The second quarter of 2017 ended with little fanfare but was rife with speculation that the markets needed at least a correction and perhaps were teetering on a new bear market, to be brought on by recession. The catalyst for this reemergence of pessimism was the May jobs report which showed a tepid 138,000 jobs created for that month. Suddenly the headlines crowed about the Fed tightening credit just at the time the economy was weakening which was surely to be a harbinger of calamity. It was “risk off” again and many of the best performing stocks in our portfolios over the last year were hit relatively hard and sharply.
We have grown accustomed to this type of hyperbole from the punditry (not to mention those that either make their living on shorting, or trading, and require “volatility”), and have learned over decades of professional investing that we are best served when we follow closely the businesses in which we are invested and, generally, ignore the movement of the stock prices of those companies. Obviously, the term “generally” is there for a reason. There are moments when it is necessary to assess the value a company has attained and determine if it is time to sell. For it is never appropriate to assume that great companies can continue to grow eternally, and the challenge of determining the time to “cut the cord” is truly the art of investment management.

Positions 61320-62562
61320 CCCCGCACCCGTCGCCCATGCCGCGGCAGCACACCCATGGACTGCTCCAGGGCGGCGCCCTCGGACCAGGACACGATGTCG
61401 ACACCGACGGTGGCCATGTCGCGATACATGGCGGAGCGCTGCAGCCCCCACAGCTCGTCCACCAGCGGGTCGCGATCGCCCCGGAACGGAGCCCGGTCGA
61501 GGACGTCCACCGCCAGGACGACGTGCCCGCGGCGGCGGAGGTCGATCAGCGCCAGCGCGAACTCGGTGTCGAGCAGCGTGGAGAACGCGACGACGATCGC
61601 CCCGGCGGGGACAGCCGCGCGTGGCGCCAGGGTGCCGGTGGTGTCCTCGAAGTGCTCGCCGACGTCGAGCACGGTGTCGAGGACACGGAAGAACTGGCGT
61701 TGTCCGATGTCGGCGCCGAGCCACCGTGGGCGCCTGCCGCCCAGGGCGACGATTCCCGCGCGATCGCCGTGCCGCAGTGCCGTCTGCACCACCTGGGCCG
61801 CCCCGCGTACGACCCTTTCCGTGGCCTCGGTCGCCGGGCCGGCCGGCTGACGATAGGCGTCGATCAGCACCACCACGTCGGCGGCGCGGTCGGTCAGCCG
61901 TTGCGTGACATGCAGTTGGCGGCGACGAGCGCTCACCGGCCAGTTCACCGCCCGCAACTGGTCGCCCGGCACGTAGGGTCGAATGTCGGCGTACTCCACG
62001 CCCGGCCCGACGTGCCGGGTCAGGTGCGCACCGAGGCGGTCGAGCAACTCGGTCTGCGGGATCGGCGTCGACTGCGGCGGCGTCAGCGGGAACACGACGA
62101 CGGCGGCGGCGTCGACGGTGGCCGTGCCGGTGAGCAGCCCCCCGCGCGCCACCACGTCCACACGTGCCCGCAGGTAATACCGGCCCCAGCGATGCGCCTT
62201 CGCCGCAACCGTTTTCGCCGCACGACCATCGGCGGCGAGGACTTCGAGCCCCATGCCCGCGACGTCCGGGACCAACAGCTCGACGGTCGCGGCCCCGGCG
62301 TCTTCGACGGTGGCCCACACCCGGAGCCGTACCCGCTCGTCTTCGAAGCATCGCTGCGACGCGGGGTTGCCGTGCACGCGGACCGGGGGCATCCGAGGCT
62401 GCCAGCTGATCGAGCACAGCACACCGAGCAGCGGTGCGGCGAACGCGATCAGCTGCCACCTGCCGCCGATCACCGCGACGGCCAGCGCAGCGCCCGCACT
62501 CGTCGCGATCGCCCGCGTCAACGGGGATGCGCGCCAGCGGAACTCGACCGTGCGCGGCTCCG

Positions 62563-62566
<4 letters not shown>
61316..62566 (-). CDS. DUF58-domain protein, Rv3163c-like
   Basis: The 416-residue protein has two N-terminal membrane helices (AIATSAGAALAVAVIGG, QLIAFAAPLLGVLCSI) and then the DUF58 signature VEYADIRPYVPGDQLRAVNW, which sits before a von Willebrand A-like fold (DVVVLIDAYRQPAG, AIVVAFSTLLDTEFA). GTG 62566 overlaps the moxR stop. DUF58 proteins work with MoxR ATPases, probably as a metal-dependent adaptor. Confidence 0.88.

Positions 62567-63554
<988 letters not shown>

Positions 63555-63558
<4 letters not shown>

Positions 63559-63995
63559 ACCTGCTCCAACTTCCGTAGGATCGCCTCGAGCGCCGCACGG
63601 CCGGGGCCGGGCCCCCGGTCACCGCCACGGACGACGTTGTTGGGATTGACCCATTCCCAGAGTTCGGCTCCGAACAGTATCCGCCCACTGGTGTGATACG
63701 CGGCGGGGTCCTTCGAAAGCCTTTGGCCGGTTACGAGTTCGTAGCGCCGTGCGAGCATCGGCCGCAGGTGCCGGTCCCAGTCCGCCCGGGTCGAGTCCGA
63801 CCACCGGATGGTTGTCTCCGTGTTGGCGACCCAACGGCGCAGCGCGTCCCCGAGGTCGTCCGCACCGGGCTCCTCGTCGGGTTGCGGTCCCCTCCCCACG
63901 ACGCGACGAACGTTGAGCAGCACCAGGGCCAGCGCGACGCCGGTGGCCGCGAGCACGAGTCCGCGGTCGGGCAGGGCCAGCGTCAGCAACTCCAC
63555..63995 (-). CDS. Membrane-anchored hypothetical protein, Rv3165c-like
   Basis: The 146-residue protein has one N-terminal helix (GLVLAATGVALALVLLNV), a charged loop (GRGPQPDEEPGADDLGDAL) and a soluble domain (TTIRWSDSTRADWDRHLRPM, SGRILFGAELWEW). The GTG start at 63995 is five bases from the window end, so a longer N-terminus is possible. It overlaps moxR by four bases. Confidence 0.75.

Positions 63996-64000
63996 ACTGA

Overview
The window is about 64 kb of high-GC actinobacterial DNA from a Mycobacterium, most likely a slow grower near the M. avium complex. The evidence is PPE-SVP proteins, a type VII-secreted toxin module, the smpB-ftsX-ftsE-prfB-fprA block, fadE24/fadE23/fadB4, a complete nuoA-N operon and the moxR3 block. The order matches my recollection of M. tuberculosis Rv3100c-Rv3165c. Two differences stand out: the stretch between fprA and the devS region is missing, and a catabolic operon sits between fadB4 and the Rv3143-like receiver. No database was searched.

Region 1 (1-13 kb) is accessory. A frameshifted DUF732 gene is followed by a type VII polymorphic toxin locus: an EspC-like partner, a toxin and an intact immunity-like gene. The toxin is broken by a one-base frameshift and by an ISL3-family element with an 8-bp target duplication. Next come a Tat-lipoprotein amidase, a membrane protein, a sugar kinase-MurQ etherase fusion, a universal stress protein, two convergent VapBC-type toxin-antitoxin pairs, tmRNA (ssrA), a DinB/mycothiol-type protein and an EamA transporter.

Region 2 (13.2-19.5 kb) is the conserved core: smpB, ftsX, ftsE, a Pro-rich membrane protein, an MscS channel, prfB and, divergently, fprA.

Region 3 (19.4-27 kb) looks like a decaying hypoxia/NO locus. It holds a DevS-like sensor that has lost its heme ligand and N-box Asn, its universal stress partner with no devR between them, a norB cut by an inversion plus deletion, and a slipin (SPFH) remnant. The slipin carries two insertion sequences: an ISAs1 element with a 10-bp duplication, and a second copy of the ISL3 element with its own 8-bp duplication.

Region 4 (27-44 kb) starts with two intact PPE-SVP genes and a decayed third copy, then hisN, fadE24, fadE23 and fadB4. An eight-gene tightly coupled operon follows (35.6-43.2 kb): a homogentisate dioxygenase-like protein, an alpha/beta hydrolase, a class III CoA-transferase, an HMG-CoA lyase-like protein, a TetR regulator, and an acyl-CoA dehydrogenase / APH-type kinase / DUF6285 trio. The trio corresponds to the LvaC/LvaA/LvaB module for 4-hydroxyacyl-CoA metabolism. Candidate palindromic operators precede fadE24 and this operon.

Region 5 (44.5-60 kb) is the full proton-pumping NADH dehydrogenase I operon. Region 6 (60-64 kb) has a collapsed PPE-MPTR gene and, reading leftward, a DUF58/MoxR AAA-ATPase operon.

Our general view is that the climate for investing is very positive, despite the constant groans of the crowd. That said, corrections can come at any time, and we may well be due for something more “scary” to the tune of 5-10% down. This would be healthy and a reason to position ourselves in some companies that we have on the “observation deck.” As we have stated in recent commentaries, should the government be successful in trimming regulation (which has already begun) and reforming the tax code, we believe we would see a substantial revaluation of general stock prices to the upside. Stay tuned.
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